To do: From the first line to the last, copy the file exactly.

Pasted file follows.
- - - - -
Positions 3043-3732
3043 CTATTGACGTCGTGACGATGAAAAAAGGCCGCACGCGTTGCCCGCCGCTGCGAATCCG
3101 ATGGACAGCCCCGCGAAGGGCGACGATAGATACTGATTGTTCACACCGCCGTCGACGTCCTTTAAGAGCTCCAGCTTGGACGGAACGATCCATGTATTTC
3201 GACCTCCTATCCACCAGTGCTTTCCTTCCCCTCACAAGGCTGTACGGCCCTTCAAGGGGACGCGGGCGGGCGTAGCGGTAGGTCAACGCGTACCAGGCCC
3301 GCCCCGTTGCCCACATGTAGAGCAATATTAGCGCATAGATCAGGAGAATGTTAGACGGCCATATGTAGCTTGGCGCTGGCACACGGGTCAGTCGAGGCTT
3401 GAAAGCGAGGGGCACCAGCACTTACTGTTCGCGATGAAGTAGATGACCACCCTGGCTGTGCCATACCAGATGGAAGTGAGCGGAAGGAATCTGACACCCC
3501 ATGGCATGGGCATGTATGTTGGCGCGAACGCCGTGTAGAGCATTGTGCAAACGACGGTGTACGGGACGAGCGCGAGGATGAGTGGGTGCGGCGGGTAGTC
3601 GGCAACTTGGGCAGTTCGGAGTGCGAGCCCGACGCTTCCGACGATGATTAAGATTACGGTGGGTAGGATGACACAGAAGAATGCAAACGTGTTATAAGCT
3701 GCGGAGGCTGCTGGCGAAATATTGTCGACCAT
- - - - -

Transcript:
Positions 3043-3732
3043 CTATTGACGTCGTGACGATGAAAAAAGGCCGCACGCGTTGCCCGCCGCTGCGAATCCG
3101 ATGGACAGCCCCGCGAAGGGCGACGATAGATACTGATTGTTCACACCGCCGTCGACGTCCTTTAAGAGCTCCAGCTTGGACGGAACGATCCATGTATTTC
3201 GACCTCCTATCCACCAGTGCTTTCCTTCCCCTCACAAGGCTGTACGGCCCTTCAAGGGGACGCGGGCGGGCGTAGCGGTAGGTCAACGCGTACCAGGCCC
3301 GCCCCGTTGCCCACATGTAGAGCAATATTAGCGCATAGATCAGGAGAATGTTAGACGGCCATATGTAGCTTGGCGCTGGCACACGGGTCAGTCGAGGCTT
3401 GAAAGCGAGGGGCACCAGCACTTACTGTTCGCGATGAAGTAGATGACCACCCTGGCTGTGCCATACCAGATGGAAGTGAGCGGAAGGAATCTGACACCCC
3501 ATGGCATGGGCATGTATGTTGGCGCGAACGCCGTGTAGAGCATTGTGCAAACGACGGTGTACGGGACGAGCGCGAGGATGAGTGGGTGCGGCGGGTAGTC
3601 GGCAACTTGGGCAGTTCGGAGTGCGAGCCCGACGCTTCCGACGATGATTAAGATTACGGTGGGTAGGATGACACAGAAGAATGCAAACGTGTTATAAGCT
3701 GCGGAGGCTGCTGGCGAAATATTGTCGACCAT